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Training executive functions in the laboratory and in real life: Cognitive consequences of computer-based exercises and bilingualism

Publicerad:2013-08-15

Tvåspråkiga personer klarar sig bättre på en uppgift som kräver att man riktar uppmärksamheten mot den relevanta informationen och stänger ut det irrelevanta. Det visar Anna Soveris forskning.

Författare

Anna Soveri

Handledare

Professor Matti Laine, Åbo Akademi, professor Heikki Hämäläinen, Åbo universitet

Opponent

Doktor Martin Lövdén, Karolinska Institutet

Disputerat vid

Åbo Akademi

Disputationsdag

2013-06-06

Titel (eng)

Training executive functions in the laboratory and in real life: Cognitive consequences of computer-based exercises and bilingualism

Institution

Institutionen för psykologi och logopedi

Training executive functions in the laboratory and in real life: Cognitive consequences of computer-based exercises and bilingualism

The question of the trainability of executive functions and the impact of such training on related cognitive skills has stirred considerable research interest. Despite a number of studies investigating this, the question has not yet been solved. The general aim of this thesis was to investigate two very different types of training of executive functions: laboratory-based computerized training (Studies I-III) and realworld training through bilingualism (Studies IV-V). Bilingualism as a kind of training of executive functions is based on the idea that managing two languages requires executive resources, and previous studies have suggested a bilingual advantage in executive functions. Three executive functions were studied in the present thesis: updating of working memory (WM) contents, inhibition of irrelevant information, and shifting between tasks and mental sets. Studies I-III investigated the effects of computer-based training of WM updating (Study I), inhibition (Study II), and set shifting (Study III) in healthy young adults. All studies showed increased performance on the trained task. More importantly, improvement on an untrained task tapping the trained executive function (near transfer) was seen in Study I and II. None of the three studies showed improvement on untrained tasks tapping some other cognitive function (far transfer) as a result of training. Study I also used PET to investigate the effects of WM updating training on a neurotransmitter closely linked to WM, namely dopamine. The PET results revealed increased striatal dopamine release during WM updating performance as a result of training. Study IV investigated the ability to inhibit task-irrelevant stimuli in bilinguals and monolinguals by using a dichotic listening task. The results showed that the bilinguals exceeded the monolinguals in inhibiting task-irrelevant information. Study V introduced a new, complementary research approach to study the bilingual executive advantage and its underlying mechanisms. To circumvent the methodological problems related to natural groups design, this approach focuses only on bilinguals and examines whether individual differences in bilingual behavior correlate with executive task performances. Using measures that tap the three above-entioned executive functions, the results suggested that more frequent language switching was associated with better set shifting skills, and earlier acquisition of the second language was related to better inhibition skills. In conclusion, the present behavioral results showed that computer-based training of executive functions can improve performance on the trained task and on closely related tasks, but does not yield a more general improvement of cognitive skills. Moreover, the functional neuroimaging results reveal that WM training modulates striatal dopaminergic function, speaking for training-induced neural plasticity in this important neurotransmitter system. With regard to bilingualism, the results provide further support to the idea that bilingualism can enhance executive functions. In addition, the new complementary research approach proposed here provides some clues as to which aspects of everyday bilingual behavior may be related to the advantage in executive functions in bilingual individuals.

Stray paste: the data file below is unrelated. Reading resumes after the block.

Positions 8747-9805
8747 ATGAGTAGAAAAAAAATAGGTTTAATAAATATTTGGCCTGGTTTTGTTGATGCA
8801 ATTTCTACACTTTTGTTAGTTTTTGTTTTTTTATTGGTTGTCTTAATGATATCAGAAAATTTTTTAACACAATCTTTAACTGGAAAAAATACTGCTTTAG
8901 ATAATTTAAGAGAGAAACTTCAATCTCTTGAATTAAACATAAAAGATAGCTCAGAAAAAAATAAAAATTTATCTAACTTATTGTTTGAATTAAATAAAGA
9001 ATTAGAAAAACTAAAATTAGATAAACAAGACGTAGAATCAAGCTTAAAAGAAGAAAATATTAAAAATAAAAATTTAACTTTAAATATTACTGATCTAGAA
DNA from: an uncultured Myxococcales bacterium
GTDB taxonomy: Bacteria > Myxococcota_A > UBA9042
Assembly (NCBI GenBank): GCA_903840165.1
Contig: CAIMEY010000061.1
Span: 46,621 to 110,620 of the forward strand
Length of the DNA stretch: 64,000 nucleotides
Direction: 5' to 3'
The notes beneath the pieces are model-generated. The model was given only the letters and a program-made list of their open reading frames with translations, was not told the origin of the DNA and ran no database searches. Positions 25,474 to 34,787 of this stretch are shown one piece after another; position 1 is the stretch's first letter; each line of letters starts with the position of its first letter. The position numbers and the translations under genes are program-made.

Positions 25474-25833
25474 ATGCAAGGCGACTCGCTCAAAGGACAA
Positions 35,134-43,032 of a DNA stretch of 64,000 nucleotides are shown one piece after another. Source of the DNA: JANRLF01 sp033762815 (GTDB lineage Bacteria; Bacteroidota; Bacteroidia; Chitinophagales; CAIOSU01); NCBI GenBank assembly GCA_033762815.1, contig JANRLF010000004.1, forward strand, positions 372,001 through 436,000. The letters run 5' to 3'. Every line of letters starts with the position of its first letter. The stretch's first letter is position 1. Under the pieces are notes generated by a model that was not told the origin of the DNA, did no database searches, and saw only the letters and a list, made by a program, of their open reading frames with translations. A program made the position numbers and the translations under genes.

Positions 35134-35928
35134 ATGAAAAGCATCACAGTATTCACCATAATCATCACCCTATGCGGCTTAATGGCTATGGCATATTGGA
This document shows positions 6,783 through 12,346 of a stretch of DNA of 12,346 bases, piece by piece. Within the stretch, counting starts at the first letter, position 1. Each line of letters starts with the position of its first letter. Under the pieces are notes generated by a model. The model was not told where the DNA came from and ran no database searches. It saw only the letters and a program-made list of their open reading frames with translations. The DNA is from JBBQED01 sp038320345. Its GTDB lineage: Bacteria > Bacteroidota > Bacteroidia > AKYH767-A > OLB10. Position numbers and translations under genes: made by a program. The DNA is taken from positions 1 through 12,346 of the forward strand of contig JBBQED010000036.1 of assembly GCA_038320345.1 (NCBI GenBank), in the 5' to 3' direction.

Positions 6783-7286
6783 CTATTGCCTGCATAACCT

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forskningsinstitutet Ifous

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